Kinder Eggs – Contraband #AtoZChallenge
Update: United States laws have changed since I wrote this and Kinder Eggs are now legal there.
I imported illegal goods into the United States. Chocolate Kinder Eggs.
|Kinder Eggs I got
Top is unopened
Bottom is opened
Ecuador is a major exporter of chocolate. One chocolate candy sold here is the Kinder Joy Egg. I mistakenly thought they were from Ecuador because I never had seen them in the US.
Kinder’s web site explains the eggs as follows.
Kinder Joy: is an experience for kids taste, heart, imagination
Kinder Joy is the only product that combines the tastiness of a milky cream and a cocoa cream, with two crispy wafer-balls and many new & surprising toys
When I was looking for treats to bring to the US for grandkids, nieces and nephews, I bought a bunch of Kinder Eggs. I brought them back and everyone enjoyed them.
|Tasty goodness on left; small toy on right|
Unwittingly, I imported a banned substance. I was lucky my luggage was not searched. Apparently the small toy inside is considered a choking hazard.
The eggs are popular around the world. Not in the USA. US Customs and Border Patrol seized 60,000 of them in 2011.
A Canadian couple was threatened with a $2,500 fine per egg while entering the US. A Canadian woman had hers confiscated at the border. A reporter´s friends had theirs confiscated and were fined $1,200 per egg.
Have you ever accidentally brought illegal substances to another country?
If you are visiting from the #AtoZChallenge please include your blog link in your comment so I can check it out.
P.S. If any US Customs and Border Patrol agents are reading this page, it is fiction. I would never actually import a banned substance into the US.
Can I plead the 5th?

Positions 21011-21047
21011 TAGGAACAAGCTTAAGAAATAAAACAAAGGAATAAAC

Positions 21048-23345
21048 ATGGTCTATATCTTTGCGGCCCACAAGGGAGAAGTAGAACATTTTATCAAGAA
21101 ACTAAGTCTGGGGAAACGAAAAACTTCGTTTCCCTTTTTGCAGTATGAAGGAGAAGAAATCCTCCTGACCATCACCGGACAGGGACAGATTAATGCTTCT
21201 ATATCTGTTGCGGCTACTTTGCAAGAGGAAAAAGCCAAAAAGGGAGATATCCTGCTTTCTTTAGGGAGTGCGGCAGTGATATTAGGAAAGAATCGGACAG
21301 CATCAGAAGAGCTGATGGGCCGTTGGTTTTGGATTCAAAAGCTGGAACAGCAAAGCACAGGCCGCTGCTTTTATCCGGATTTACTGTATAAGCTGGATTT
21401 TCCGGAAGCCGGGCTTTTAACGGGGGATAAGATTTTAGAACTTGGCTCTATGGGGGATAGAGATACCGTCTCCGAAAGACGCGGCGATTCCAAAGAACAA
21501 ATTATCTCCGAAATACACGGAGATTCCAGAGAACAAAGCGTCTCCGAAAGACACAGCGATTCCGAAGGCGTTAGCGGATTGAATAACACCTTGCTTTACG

My daughter recently visited Canada on a school trip and may or may not have imported a few eggs back into the US. She thought they were great (the ones she enjoyed in Canada, I mean…).
Discarded Darlings – Jean Davis, Speculative Fiction Writer, A to Z: Editing Fiction
I agree with your daughter – they are great. (When enjoyed outside of the US.)
Mandy 'n' Justin
Haven't we all done this?!? 😉 I brought some back with me from Germany. I knew what they were from my German class. I had also seen them in a local "German" town, but I had no idea they were illegal in the states. I was a babysitter when I went to Germany for the first time, so of course I had to bring them back to share with the kids I was watching. I am SO GLAD we didn't get caught, and I haven't dared try it again. I've heard of fines upwards of a thousand dollars, and I certainly don't want to pay that! Luckily, there are a few places around in the states to get them should I ever want them. But I think I'd probably rather have regular chocolate over kinder eggs. 🙂
I suspect that most of the 60,000 confiscated by the border patrol in 2001 were probably confiscated from people who had no idea they were illegal. Some of the fines are incredibly high for a chocolate egg.
Now this is a rare event! We can buy Kinder eggs here in South Africa. Usually we get nothing of this nature from overseas. K is for Kindle and KDP as you Build a Better Blog. #AtoZchallenge.
I know what you mean! It is unusual that both South Africa and Ecuador have something that the US does not have.
Oh! They are banned? I didn't know that. They're very popular with kids here in India. Mostly for the toy!
Stopped over from AtoZ. Do visit mine some time.
Chicky @ http://www.mysteriouskaddu.com
They are popular with kids in Ecuador, too. They are only banned in the US as far as I know.
John Davis Frain
I have only one thing to say: Yummmmmmmmmmm.
Kinder eggs were my children's favourite when they were younger, more for the toy treat inside than the chocolate itself!
We packed a packet of Xmas crackers in our cabin bags once, on our way to the US. I'd bought the slightly expensive ones as we would be landing for Xmas meal at my sister's. Sadly, they were chucked in a bin by the security at LHR! Well..our fault really:)
K is for Khamir
Bummer about the crackers but thanks for stopping by and sharing your story.